WPAW
Broadcast areaPiedmont Triad
Frequency93.1 MHz (HD Radio)
Branding93.1 The Wolf
Programming
Language(s)English
FormatCountry music
Ownership
Owner
History
First air date
1947 (1947)
Former call signs
  • WAIR-FM (1947-1979)
  • WSEZ (1979–87)
  • WMQX-FM (1987–2006)[1]
Call sign meaning
"Wolf's paw"
Technical information[2]
Licensing authority
FCC
Facility ID40752
ClassC
ERP100,000 watts
HAAT335 meters (1,099 ft)
Transmitter coordinates
36°16′33″N 79°56′26″W / 36.27583°N 79.94056°W / 36.27583; -79.94056
Links
Public license information
WebcastListen live (via Audacy)
Websitewww.audacy.com/931wolfcountry

WPAW (93.1 FM "93.1 the Wolf") is a country music radio station licensed to Winston-Salem, North Carolina, and serving the Piedmont Triad region, which includes Greensboro and High Point. The Audacy, Inc. with an ERP of 100 kW. The station's studios are located near the Piedmont Triad International Airport, and a transmitter site is near Stokesdale, North Carolina.

History

The station's original calls were WAIR-FM (sister station and simulcast partner to WAIR).[3] The station signed on August 24, 1947 and the first program was a First Baptist Church service. By 1966 WAIR-FM had "adult, middle-of-the-road music" with strings and show tunes.[4] At one time the station was known as "Fresh Air 93".[3] In the late-1960s[citation needed] the station had religious during the day and beautiful music at night, with the call letters WGPL.[5]

In 1979, the station returned to a partial simulcast of a Top-40 format with WAIR, but the 93.1 station took on the calls WSEZ and the combination was collectively known as Z-93.

In the 1980s WSEZ completely separated from WAIR, playing Top 40[citation needed] and later album-oriented rock.[6] In 1985, one-fourth of WAIR programming was a simulcast of WSEZ.[7] Rock music on WSEZ did not last after the debut of Rock 92[6] On March 6, 1987, the station became WMQX "93-Mix", an adult contemporary station playing hits of the 1960s, 1970s and 1980s with "less talk, more variety".[8] The WMQX letters stayed during the station's entire tenure as an Oldies station, which began in 1990.[citation needed] The format change, along with a name change to Oldies 93-Point-Fun, boosted the station's popularity. Later the name changed to simply, Oldies 93.[9]

In 1997, Kris Abrams became program director of the station & billed it as "The Triad's '60s Specialists". The station's slogan became "All Oldies, All The Time". Features on the station were "Waking Up with Jack Armstrong, "The All-request Lunch", and "The Top 5 at 5". DJs on the Station at this time were Armstrong, Abrams, Dave Solomon, Gary Ross and Max McGann.

In January 1999, Abrams left for Milwaukee to program Oldies 95.7 WZTR (now WRIT-FM) and Solomon became program director. The music started to change, leaning to more 1970s music. The station's slogan then became "Good Times & Great Oldies". A year later Solomon left to program Oldies 100.7 WTRG in Raleigh. Randle C. Bliss came in as program director about 4 months later in 2000. The station's slogan changed one last time to "Rock 'N Roll Favorites". Later Armstrong left and Max Mcgann returned to do mornings. News Director, Ed Snow was gone and the traffic reporters, Lane Closure & Rhoda Block were removed as well.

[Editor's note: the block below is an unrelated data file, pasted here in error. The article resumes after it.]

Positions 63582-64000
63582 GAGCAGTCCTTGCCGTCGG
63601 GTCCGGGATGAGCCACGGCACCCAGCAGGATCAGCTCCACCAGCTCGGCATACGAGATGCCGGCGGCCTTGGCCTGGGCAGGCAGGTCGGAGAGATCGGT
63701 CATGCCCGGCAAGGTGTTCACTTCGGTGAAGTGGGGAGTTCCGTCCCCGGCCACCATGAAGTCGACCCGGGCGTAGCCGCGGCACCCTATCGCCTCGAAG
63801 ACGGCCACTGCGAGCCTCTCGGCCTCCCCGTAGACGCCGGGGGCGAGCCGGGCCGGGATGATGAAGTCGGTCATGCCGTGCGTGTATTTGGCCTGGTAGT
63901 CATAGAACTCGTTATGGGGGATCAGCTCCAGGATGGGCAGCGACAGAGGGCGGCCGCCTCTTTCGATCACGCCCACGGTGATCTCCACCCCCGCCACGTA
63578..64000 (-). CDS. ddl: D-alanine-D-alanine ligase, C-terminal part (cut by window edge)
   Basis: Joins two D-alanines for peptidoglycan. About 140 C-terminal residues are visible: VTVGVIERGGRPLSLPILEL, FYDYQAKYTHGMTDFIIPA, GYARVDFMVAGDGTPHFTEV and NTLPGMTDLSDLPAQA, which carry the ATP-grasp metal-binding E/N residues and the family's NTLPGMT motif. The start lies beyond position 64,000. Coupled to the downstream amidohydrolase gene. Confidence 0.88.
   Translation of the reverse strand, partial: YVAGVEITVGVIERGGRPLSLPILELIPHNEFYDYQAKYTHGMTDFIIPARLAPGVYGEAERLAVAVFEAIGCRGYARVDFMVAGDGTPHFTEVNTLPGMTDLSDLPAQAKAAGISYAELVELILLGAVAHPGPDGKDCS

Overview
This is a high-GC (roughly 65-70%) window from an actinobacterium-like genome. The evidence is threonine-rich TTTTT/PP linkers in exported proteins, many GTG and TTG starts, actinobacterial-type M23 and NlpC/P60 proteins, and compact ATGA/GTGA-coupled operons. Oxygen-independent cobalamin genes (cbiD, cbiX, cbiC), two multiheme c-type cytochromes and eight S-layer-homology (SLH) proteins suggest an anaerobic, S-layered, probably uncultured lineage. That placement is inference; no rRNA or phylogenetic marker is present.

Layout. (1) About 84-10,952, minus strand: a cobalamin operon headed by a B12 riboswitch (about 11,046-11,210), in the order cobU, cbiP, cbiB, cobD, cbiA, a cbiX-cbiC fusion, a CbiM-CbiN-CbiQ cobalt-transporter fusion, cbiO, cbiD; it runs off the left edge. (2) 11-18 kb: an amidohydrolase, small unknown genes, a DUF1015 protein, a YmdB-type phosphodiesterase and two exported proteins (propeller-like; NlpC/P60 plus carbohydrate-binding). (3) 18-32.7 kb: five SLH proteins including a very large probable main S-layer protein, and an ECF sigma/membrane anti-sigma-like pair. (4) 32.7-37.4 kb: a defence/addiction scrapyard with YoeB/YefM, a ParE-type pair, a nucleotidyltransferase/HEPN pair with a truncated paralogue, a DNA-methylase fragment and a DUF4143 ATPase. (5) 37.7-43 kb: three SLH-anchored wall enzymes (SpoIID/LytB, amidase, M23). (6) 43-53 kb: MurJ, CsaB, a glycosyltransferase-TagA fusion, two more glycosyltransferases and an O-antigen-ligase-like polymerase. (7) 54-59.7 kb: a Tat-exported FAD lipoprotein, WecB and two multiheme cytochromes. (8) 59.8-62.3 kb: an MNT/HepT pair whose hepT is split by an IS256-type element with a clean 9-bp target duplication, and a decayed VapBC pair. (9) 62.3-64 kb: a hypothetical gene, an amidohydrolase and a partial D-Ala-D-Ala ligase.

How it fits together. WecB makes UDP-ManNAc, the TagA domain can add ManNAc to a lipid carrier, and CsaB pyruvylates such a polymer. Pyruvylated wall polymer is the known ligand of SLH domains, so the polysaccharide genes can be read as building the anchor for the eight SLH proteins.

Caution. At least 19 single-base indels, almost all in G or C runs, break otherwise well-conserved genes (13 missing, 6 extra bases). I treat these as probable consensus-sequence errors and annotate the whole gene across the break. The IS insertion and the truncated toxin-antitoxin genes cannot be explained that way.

On October 3, 2006, the station began stunting with a "Wheel of Formats". The following day, WMQX flipped to country as "93.1 The Wolf". The move gave the region three country outlets taking on rival WTQR and market fringe country stations WBRF and WAKG. As of the week ending November 25, 2006, WMQX officially changed its call letters to WPAW.

The Wolf continues to feature live and local air talent from North Carolina, including the Dale O’Brian and Annie Camp hosted "Wake Up With The Wolf Show". The station also hosts unique concert events like "Live In The Wolf’s Den", "Wolf Stock" and "The Wolf Full Moon Concert Series". In addition, WPAW was first in the Triad to utilize new technologies such as texting, smartphone app streaming, and a variety of cutting edge social media platforms.

As a country station, WPAW has been an advocate for North Carolina artists, being the first to play Chris Lane and Luke Combs. The station also was the first radio station to play Walker Hayes’ Fancy Like.

HD Radio

In January 2007 WPAW signed on a hybrid analog/digital transmitter, allowing the radio station to transmit an HD2 signal, with an expanded, commercial-free version of then off-air Oldies 93 format. The Oldies 93HD runs an expanded playlist with no jocks. Listeners in the Triad can listen to Oldies 93 HD if they purchase an HD Radio. The Oldies 93 HD plays more 1970s and 1980s music. The HD2 subchannel was eventually turned off.

References

  1. ^ "Call Sign History (WPAW)". Retrieved 2010-04-27.
  2. ^ "Facility Technical Data for WPAW". Licensing and Management System. Federal Communications Commission.
  3. ^ a b "Raleigh-Durham FM Dial". Archived from the original on 2003-02-01. Retrieved 2010-04-27.
  4. ^ Barron, Richard (April 10, 1966). "Piano Music From Prison Thrilled Early Radio Fans Here". Winston-Salem Journal. p. J8.
  5. ^ Sid Bost, "New Radio Voice Coming Into Triad," Twin City Sentinel, Feb. 14, 1976.
  6. ^ a b Sprouse, Catherine (1994-09-22). "Rock 'n a hard place". Triad Business News. p. 1.
  7. ^ Robin Adams, "Black-Oriented Radio Stations Make Gains," Winston-Salem Chronicle, August 8, 1985.
  8. ^ Bradley Johnson, "Aiming for an Audience," Greensboro News & Record, July 20, 1987.
  9. ^ Leigh Preslley, "WMQX Changes Name, Attracts Listeners," Greensboro News & Record, August 18, 1991.